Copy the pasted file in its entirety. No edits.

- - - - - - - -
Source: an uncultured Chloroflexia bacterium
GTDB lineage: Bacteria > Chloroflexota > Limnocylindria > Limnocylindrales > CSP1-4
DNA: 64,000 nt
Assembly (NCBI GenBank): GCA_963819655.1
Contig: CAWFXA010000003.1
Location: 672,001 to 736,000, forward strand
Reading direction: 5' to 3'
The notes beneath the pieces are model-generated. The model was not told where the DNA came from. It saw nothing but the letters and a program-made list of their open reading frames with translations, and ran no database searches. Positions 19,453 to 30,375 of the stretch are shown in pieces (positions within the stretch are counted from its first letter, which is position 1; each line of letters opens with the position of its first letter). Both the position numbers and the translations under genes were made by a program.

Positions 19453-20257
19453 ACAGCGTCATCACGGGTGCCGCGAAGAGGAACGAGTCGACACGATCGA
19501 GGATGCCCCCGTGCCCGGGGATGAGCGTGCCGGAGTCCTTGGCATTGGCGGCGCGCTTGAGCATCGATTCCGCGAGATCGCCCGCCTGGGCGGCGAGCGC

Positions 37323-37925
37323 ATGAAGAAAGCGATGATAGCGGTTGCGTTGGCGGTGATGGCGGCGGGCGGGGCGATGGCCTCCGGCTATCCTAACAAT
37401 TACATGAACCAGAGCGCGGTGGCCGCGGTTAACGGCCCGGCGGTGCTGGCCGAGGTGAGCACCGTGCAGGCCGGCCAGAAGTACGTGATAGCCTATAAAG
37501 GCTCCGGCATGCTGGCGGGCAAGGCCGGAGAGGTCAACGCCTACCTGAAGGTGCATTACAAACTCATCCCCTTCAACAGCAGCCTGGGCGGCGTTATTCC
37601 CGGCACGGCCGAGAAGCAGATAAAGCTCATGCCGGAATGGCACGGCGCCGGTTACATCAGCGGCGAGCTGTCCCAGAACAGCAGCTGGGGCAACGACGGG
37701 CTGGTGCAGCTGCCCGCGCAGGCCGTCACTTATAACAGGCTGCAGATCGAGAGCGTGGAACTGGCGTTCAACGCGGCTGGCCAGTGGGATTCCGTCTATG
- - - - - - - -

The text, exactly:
Source: an uncultured Chloroflexia bacterium
GTDB lineage: Bacteria > Chloroflexota > Limnocylindria > Limnocylindrales > CSP1-4
DNA: 64,000 nt
Assembly (NCBI GenBank): GCA_963819655.1
Contig: CAWFXA010000003.1
Location: 672,001 to 736,000, forward strand
Reading direction: 5' to 3'
The notes beneath the pieces are model-generated. The model was not told where the DNA came from. It saw nothing but the letters and a program-made list of their open reading frames with translations, and ran no database searches. Positions 19,453 to 30,375 of the stretch are shown in pieces (positions within the stretch are counted from its first letter, which is position 1; each line of letters opens with the position of its first letter). Both the position numbers and the translations under genes were made by a program.

Positions 19453-20257
19453 ACAGCGTCATCACGGGTGCCGCGAAGAGGAACGAGTCGACACGATCGA
19501 GGATGCCCCCGTGCCCGGGGATGAGCGTGCCGGAGTCCTTGGCATTGGCGGCGCGCTTGAGCATCGATTCCGCGAGATCGCCCGCCTGGGCGGCGAGCGC

Positions 37323-37925
37323 ATGAAGAAAGCGATGATAGCGGTTGCGTTGGCGGTGATGGCGGCGGGCGGGGCGATGGCCTCCGGCTATCCTAACAAT
37401 TACATGAACCAGAGCGCGGTGGCCGCGGTTAACGGCCCGGCGGTGCTGGCCGAGGTGAGCACCGTGCAGGCCGGCCAGAAGTACGTGATAGCCTATAAAG
37501 GCTCCGGCATGCTGGCGGGCAAGGCCGGAGAGGTCAACGCCTACCTGAAGGTGCATTACAAACTCATCCCCTTCAACAGCAGCCTGGGCGGCGTTATTCC
37601 CGGCACGGCCGAGAAGCAGATAAAGCTCATGCCGGAATGGCACGGCGCCGGTTACATCAGCGGCGAGCTGTCCCAGAACAGCAGCTGGGGCAACGACGGG
37701 CTGGTGCAGCTGCCCGCGCAGGCCGTCACTTATAACAGGCTGCAGATCGAGAGCGTGGAACTGGCGTTCAACGCGGCTGGCCAGTGGGATTCCGTCTATG